Battlestar Galactica Parody Reveals A Sixth Cylon (Your Roommate)


[show=roommatecylon size=large]So perhaps you have a friend who plays it cool most of the time — dresses well, is really passionate about his or her career, can talk about American Idol if the subject comes up. But something about this person seems off to you, and you suspect that deep within, a secret nerd lurks. So here’s what you should do: you should sit them down with a few episodes of My Roommate The Cylon, a new web series that debuted this Monday. And the moment they laugh, you’ve nailed them.

Created by Alec McNayr and Robert Gustafson, Roommate is an eerily dead-on riff on the critically acclaimed Battlestar Galactica, which is just two weeks away from the end of its epic four-season run. Cylon‘s premise is simple: Three roommates receive a letter indicating that one of them is a Cylon (meaning that they are, unawares, a murderous cyborg who is part of a plan to exterminate the human race). But these guys don’t have a scientific genius like Gaius Baltar around to create a Cylon test, so they have to use cruder methods to figure out who the rat — um, robot — is.

What we have here is the dudes-sitting-around-an-apartment format combined with a flat-out sci-fi parody, and while there’s something decidedly familiar about the overall concept, the combination of the two genres gives the series a fresh, irreverent feeling. Its only major flaw? While each actor is engaging and fun, in the two episodes currently released there’s nothing to distinguish one from the other: each falls into the typical dude prototype (Alex Enriquez, who plays Bennett Jacobs, is just barely an exception as “the one who’s wearing a button down shirt”).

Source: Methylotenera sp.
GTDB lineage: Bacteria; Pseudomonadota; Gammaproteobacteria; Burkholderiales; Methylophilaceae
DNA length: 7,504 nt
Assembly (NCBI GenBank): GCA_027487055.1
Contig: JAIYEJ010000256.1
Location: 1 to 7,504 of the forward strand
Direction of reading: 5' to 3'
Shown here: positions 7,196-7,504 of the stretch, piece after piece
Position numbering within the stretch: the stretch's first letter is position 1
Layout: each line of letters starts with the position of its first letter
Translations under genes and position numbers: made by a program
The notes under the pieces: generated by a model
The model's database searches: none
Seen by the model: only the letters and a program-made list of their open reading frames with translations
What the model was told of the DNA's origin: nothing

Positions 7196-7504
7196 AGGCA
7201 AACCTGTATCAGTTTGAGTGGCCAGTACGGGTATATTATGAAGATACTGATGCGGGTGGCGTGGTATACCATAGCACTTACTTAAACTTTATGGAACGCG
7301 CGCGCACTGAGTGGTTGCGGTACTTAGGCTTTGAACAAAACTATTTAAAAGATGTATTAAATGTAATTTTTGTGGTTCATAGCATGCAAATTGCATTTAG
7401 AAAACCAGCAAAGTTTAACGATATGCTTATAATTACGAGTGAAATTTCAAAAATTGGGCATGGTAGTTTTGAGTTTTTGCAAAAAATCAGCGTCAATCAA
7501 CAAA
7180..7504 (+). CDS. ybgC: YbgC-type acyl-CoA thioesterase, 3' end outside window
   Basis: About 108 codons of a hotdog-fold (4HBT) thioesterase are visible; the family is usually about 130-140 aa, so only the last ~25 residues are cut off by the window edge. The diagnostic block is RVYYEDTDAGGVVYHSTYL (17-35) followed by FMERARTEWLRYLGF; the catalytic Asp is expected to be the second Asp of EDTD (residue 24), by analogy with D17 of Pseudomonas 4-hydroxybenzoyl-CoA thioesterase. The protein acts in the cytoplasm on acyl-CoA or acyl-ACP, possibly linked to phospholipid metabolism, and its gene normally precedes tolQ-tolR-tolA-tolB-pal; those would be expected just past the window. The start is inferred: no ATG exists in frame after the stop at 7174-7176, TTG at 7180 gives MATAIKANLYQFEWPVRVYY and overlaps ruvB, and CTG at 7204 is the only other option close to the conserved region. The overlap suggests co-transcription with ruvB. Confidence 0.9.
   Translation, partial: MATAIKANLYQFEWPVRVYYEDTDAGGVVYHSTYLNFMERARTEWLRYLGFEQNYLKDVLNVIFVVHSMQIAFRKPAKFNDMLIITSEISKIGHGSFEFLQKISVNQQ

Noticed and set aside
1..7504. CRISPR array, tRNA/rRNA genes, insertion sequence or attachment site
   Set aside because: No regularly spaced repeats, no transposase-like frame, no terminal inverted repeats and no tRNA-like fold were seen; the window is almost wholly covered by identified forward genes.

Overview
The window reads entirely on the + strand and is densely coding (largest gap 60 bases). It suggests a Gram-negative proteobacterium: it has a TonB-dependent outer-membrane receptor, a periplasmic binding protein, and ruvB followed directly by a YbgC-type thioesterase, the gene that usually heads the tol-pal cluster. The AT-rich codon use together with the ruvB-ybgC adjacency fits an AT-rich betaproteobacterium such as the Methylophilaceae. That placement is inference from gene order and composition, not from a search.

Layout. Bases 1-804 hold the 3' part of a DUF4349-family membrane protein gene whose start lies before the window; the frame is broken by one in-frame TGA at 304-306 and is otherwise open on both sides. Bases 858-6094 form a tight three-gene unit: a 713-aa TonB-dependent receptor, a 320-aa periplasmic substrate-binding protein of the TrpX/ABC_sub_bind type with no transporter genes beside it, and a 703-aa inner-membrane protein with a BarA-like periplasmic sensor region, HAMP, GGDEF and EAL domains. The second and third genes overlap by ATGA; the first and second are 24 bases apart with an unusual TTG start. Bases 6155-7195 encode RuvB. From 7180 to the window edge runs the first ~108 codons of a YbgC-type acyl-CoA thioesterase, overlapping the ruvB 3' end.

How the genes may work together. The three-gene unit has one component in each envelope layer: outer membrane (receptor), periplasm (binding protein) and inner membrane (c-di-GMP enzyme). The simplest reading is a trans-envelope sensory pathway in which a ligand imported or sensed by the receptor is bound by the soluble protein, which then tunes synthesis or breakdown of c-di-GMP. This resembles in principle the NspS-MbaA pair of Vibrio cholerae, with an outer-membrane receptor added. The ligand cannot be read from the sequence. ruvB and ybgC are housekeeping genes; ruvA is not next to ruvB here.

BSG is no stranger to the web and is frequently the subject of parody by sci-fi fans, and so the challenge McNayr and Gustafson face here is being the best of the parodies out there. And on a beat-by-beat level, the creators have managed to capture the rhythm of the show they are spoofing, right down to the introductory sequence, handheld camera work, and credits which, just like the original show, provide a fast-forward look at the upcoming episode. Even the music, composed by Adam Blau, is a very recognizable riff on series composer Bear McCreary’s score for the show. All of it adds an extra bit of polish to the show’s low-fi aesthetic.

All of those touches are things that only true fans of the series would pick up on, limiting the series’ appeal to pure Battlestar dorks. If they were aiming this series at a general audience, this would be a problem. But on the Internet, populated as it is by the sci-fi savvy, it fits in nicely. The one tragedy is that Cylon will wrap up its run just a few weeks after the final episodes of Battlestar air — so those hoping to use it as methadone will have to find something else instead. I hear Eureka‘s pretty fun?


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